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FINRA Arbitration Process and Timeline

In a perfect world, all of your investments would go as planned, and you could trust those in the securities business to play by the rules. But since we don’t live in a perfect world, investors and industry professionals rely on the guidance and oversight of regulatory organizations like FINRA. This article discusses the FINRA arbitration process and timeline -- one way that FINRA tries to resolve disputes and hold industry professionals accountable.

What Is FINRA?

FINRA, or the Financial Industry Regulatory Authority, is a non-governmental, not-for-profit organization that seeks to protect investors by ensuring that the broker-dealer industry operates fairly and ethically. FINRA is authorized by Congress to write and enforce broker-dealer rules that strengthen investor safeguards and provide mechanisms for resolving disputes and disciplining violators.

What Is FINRA Arbitration?

Arbitration and mediation are two forms of dispute resolution that people often pursue before or instead of full-blown litigation. While mediation involves the parties negotiating a mutually-agreeable solution with the help of a third-party mediator, arbitration uses an impartial intermediary who listens to both sides’ arguments and makes a decision that is binding on the parties. A FINRA arbitration involves a panel of one or three arbitrators selected by the parties. The panel’s final decision is called an “award.”

The FINRA Arbitration Process

FINRA arbitration involves a number of stages and rules that govern the process. From start to finish, the process generally proceeds as follows, though parties may agree to settle their case before arbitration is finalized:

  • File a Claim: FINRA arbitration begins when someone files a Statement of Claim. This statement includes the details and facts surrounding the dispute, the parties involved, and the type of relief requested. A claimant can request actual damages, interest, specific performance, and other types of remedies. The claimant must also file a Submission Agreement and pay the applicable filing fees.
  • Claim Answer: After the filing requirements are met, FINRA serves the Statement of Claim on the other parties (called respondents). Each respondent then has 45 days to file an answer to the claim which includes the relevant facts and defenses to the claim.
  • Arbitrator Selection: Arbitrators are selected by the parties from arbitrator lists randomly generated by a FINRA computer algorithm. Parties can object to a given arbitrator for reasons such as personal bias, financial interest in the subject matter, and other such justifications.
  • Prehearing Conferences: At the Initial Prehearing Conference (IPHC), the parties and arbitrators meet (usually by phone) to set the schedule for the case. This includes setting dates for the evidentiary hearing, discovery deadlines, briefing and motion deadlines, and other preliminary issues. Subsequent prehearing conferences may be necessary to resolve related preliminary issues.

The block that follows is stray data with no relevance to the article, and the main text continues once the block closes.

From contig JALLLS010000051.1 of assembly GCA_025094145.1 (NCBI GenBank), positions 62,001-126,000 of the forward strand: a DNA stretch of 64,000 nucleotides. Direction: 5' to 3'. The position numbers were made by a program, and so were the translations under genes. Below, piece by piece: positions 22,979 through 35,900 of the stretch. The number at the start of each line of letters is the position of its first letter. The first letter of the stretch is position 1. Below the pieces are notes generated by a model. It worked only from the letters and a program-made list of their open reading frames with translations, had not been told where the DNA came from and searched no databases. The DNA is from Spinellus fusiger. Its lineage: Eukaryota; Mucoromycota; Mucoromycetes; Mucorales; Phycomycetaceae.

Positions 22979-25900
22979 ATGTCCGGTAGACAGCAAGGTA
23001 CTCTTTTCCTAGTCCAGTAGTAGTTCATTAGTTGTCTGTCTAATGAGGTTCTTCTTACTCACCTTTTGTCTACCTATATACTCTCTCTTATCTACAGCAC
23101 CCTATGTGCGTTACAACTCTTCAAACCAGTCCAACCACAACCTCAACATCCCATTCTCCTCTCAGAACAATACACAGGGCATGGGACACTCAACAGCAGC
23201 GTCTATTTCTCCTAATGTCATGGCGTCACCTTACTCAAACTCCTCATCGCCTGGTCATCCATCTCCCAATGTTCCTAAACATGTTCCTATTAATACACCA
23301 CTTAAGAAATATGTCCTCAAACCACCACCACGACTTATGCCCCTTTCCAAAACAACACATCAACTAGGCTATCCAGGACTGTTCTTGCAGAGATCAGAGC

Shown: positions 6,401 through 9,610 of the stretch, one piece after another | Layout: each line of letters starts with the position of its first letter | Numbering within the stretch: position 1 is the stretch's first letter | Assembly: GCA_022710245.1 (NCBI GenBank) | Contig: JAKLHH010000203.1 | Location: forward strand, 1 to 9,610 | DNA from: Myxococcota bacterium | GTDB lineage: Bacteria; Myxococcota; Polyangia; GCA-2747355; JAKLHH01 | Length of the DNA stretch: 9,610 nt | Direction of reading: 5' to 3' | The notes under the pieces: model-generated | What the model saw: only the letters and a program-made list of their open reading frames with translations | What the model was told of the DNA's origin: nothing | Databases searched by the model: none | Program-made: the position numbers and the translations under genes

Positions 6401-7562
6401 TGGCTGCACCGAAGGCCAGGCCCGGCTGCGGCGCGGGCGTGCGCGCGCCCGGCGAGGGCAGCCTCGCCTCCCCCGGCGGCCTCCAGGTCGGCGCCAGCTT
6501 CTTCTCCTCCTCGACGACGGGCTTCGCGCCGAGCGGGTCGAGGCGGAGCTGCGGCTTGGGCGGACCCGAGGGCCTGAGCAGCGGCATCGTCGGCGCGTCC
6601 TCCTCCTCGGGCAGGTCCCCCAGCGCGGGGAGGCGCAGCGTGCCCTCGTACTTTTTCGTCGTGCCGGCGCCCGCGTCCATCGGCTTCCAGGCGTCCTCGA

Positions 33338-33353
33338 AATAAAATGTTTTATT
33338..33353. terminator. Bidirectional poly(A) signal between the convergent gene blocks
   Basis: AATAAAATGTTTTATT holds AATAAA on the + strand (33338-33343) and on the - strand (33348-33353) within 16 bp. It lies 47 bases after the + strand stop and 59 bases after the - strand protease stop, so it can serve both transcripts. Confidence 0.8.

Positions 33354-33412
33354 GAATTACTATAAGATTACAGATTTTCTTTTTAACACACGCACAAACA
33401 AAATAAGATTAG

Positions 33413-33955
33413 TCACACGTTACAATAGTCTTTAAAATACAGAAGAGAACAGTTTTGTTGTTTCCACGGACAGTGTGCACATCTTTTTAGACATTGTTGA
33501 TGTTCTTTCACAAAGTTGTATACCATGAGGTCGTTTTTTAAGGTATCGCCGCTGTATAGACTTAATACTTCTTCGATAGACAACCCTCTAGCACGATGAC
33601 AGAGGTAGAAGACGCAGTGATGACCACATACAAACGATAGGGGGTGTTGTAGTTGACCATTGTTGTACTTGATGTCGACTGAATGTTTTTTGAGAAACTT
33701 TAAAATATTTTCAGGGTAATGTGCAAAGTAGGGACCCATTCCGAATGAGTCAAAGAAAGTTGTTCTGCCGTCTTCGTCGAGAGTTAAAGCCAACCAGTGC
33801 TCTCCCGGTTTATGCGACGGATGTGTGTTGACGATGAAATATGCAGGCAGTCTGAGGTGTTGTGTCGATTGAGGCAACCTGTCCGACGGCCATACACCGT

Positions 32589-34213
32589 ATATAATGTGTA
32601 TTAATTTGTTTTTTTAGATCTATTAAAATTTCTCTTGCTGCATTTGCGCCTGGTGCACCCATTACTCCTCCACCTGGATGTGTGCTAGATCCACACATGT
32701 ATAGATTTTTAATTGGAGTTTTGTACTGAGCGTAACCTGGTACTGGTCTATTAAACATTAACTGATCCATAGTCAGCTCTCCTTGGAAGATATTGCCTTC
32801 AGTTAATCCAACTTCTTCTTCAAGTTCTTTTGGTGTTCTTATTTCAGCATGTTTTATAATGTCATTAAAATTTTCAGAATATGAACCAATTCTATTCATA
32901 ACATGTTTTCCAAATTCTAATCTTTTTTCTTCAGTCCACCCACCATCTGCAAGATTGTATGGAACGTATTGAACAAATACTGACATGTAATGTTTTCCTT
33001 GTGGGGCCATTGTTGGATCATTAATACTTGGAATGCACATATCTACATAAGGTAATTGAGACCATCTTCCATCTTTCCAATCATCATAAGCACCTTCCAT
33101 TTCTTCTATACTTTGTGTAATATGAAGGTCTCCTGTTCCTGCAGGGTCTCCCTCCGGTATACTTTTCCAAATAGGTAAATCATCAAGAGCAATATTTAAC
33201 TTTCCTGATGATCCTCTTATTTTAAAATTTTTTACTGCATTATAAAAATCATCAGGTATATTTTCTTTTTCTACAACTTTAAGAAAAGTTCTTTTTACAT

• Discovery: Through discovery, the parties request documents and information from each other in order to prepare their case for the arbitration hearing. Parties are required to cooperate with each other and may be sanctioned for failing to do so, but the Code of Arbitration Procedure also includes rules for objecting to discovery requests.
  • Hearings: FINRA Arbitration hearings are similar in format to regular trials. They generally include opening statements; presentations of facts, documents, testimony, and rebuttal evidence; motions; closing statements; and post-hearing submissions. During the hearing, claimants try to prove their case, while respondents attempt to establish defenses to those claims. Each side can call witnesses and cross examine the other side’s witnesses.
  • Decision and Awards: After the record is closed, the arbitrator considers all the evidence presented and has 30 business days to decide whether the claimant is entitled to any relief. If the panel has three arbitrators, the decision is based on their majority vote. The final decision, or award, will be in writing and will detail the damages awarded, any assessments of costs and fees against the parties, a statement of the issues resolved, and other pertinent information. Under limited circumstances, a party may challenge an arbitration award.

The amount of time it takes to go through the FINRA arbitration process will vary depending on a number of factors including the complexity of the issues, the number and schedule of the parties, and the volume of discovery. However, the average arbitration takes a little over a year to complete.

Don’t Go Through a FINRA Arbitration Alone

Understanding securities law and all of the applicable rules and regulations takes years of practice. While you’re not required to have legal representation during a FINRA arbitration, it’s usually a good idea, especially since the other side will probably have lawyers fighting for their interests. Contact an experienced, local securities attorney who can prepare you and protect your interests throughout the FINRA arbitration process.

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